Seven foods to ease the pain of arthritis

Sardines, green tea, broccoli, blueberries, sweet potatoes and garlic are all on the menu

3 Surprising Foods That Can Ease Arthritis Pain

While there is no one magic food you can eat to cure arthritis, studies show that certain foods can help to fight inflammation, strengthen bones and boost the immune system. In addition to following a Mediterranean-style diet, here are seven foods recommended to those with arthritis.

See also: How diet affects arthritis

See also: Arthritis - should you treat the pain with heat or cold?

Sardines – best for rheumatoid arthritis
Research shows that omega-3 polyunsaturated fatty acids (found in rapeseed oil, free range eggs, oily fish and fish oil supplements) can help ease the symptoms of rheumatoid arthritis.

Arthritis Research UK recommends eating oily fish at least twice a week. Sardines are a good choice as they contain calcium (and vitamin D which helps the body absorb calcium), which can help lower your risk of developing osteoporosis – something which those with rheumatoid arthritis are more likely to suffer from.

It's a good idea to take a supplement in addition to eating more fish. If you choose a fish-based supplement, experts recommend taking pure fish oil rather than fish liver oil. You could also add flaxseed or rapeseed oil to your food to get an omega-3 boost.

Green tea – best for rheumatoid arthritis
Research suggests that green tea may have anti-inflammatory properties. A study from Case Western Reserve University in the US found that EGCG (a substance in green tea) may halt arthritis progression by blocking interleukin-1, a pro-inflammatory cell, from damaging cartilage.

Green tea also have the highest levels of polyphenols, a type of antioxidant which helps to protect against cancer. A good choice is Matcha powdered green tea leaves, which you can find in specialty tea shops or online.

Broccoli – best for osteoarthritis
According to researchers from the University of East Anglia, sulforaphane (found in broccoli, and to a lesser extent cabbage and Brussels sprouts), blocks enzymes that cause joint damage associated with osteoarthritis.

Broccoli is also a good source of vitamin K, which may help to slow the progression of osteoarthritis, according to a separate study from Boston University School of Medicine.

Sulforaphane is so effective in the treatment of osteoarthritis that scientists at pharmaceutical company Evgen Pharma have created a drug (Sulforadex) based on the compound.

Blueberries – best for rheumatoid arthritis
Eating an antioxidant-rich diet helps reduce the inflammation associated with rheumatoid arthritis and other inflammatory types of the condition. In addition, antioxidants are known to support the immune system, which may be suppressed in those taking anti-inflammatory medication.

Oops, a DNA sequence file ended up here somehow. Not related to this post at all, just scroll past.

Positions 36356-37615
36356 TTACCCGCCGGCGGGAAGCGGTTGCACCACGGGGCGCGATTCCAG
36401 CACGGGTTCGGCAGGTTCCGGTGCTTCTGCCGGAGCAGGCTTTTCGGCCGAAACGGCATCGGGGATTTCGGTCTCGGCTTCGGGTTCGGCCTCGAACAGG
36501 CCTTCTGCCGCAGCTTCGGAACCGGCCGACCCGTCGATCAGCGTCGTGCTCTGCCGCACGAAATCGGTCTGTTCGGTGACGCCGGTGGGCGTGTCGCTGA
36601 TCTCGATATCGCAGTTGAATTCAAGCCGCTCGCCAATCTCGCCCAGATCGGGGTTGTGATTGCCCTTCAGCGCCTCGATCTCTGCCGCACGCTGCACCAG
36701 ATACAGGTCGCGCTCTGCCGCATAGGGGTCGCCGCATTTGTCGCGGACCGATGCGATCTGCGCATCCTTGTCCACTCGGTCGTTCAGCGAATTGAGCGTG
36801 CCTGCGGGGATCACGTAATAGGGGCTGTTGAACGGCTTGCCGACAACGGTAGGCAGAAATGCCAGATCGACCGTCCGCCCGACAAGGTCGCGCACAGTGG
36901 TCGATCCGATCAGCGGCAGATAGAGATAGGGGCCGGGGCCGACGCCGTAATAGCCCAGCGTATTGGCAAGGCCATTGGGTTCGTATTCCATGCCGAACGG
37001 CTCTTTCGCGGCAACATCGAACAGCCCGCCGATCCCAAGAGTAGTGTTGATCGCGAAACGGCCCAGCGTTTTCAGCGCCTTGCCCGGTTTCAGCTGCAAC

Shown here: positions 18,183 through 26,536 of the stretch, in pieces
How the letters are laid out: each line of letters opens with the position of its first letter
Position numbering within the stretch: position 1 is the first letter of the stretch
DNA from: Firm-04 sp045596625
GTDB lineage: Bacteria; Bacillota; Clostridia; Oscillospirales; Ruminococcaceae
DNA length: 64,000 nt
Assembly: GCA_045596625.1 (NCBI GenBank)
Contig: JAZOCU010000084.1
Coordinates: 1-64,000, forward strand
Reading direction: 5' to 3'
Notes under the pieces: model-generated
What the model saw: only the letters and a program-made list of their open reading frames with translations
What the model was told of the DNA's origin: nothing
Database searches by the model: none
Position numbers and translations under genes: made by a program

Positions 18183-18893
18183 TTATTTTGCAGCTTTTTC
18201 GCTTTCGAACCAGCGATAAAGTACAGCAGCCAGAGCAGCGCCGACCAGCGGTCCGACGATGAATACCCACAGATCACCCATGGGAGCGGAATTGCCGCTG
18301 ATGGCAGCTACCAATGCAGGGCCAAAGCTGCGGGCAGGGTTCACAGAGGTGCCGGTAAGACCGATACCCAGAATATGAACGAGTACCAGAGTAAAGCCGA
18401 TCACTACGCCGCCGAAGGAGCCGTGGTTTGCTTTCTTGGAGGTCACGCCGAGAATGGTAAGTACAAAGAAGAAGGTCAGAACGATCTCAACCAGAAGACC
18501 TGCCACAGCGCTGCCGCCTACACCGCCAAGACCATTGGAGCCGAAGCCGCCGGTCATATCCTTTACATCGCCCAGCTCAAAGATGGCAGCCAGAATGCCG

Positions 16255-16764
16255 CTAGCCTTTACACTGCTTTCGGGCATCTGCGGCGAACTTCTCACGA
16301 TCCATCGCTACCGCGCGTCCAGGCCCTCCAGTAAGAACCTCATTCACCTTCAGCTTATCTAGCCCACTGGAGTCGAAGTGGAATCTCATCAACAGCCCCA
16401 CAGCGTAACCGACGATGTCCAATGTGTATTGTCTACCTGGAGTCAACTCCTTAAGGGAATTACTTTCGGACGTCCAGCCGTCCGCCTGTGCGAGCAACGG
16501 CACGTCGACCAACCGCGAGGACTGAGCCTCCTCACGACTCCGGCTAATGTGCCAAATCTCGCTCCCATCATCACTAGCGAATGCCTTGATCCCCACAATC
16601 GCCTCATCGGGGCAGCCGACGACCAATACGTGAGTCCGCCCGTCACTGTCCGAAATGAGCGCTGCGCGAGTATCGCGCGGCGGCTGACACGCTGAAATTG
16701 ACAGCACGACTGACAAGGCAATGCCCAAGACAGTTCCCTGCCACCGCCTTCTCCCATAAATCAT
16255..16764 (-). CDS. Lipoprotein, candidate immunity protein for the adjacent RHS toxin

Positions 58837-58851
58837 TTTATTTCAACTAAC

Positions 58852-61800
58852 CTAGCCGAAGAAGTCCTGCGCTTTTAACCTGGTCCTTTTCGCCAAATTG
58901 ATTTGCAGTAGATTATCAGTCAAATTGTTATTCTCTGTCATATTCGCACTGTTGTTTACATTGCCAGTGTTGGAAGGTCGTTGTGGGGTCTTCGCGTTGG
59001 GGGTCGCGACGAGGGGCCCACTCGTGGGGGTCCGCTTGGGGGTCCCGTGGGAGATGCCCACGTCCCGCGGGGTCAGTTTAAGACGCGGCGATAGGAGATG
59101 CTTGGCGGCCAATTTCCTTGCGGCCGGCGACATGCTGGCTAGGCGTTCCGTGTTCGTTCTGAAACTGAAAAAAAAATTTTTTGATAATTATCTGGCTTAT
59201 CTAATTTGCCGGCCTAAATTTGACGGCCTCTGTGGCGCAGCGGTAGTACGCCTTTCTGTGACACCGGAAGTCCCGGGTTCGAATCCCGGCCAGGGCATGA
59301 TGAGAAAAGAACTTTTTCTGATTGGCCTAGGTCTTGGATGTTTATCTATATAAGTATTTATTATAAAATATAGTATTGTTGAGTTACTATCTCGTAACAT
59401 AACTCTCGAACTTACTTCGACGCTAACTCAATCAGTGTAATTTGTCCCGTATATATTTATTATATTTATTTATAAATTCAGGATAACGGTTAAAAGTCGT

To get your antioxidants, it's best to eat a variety of colourful fruits and vegetables. If you only do one thing, eat more dark-coloured fruit – such as black grapes, blueberries, blackcurrants and prunes.

Extra-virgin olive oil – best for osteoarthritis & rheumatoid arthritis
Extra-virgin olive oil contains a natural phenolic compound called oleocanthal, which prevents the production of pro-inflammatory COX-1 and COX-2 enzymes. This reduces inflammation and eases the pain of rheumatoid arthritis, much in the same way that ibuprofen works.

When you're in the supermarket, choose an extra-virgin olive oil from Tuscany as these are said to have the highest oleocanthal levels.

Garlic – best for osteoarthritis
Eating a diet high in allium vegetables, such as garlic, onions, leeks and chives, may help prevent and even slow down the progression of osteoarthritis, according to research from King's College London and the University of East Anglia.

Garlic and onions contain a compound that blocks the enzymes that eat away at the cartilage, protecting joints from damage. Don't like the taste of garlic? Take an odourless garlic supplement to get the same benefits.

Sweet potatoes – best for rheumatoid arthritis
Sweet potatoes contain high amounts of fibre and beta-carotene, an antioxidant which has been shown to reduce inflammation in the body. Both beta-carotene and fibre lower levels of C-reactive protein (one of the tell-tale biomarkers of rheumatoid arthritis), in the blood. The lower your C-reactive protein level, the less severe your symptoms should be.

Turmeric – best for osteoarthritis & rheumatoid arthritis
This spice widely used in Indian cooking contains curcumin, which can help ease the pain of knee osteoarthritis and regulate the body's immune response, reducing the inflammation associated with rheumatoid arthritis.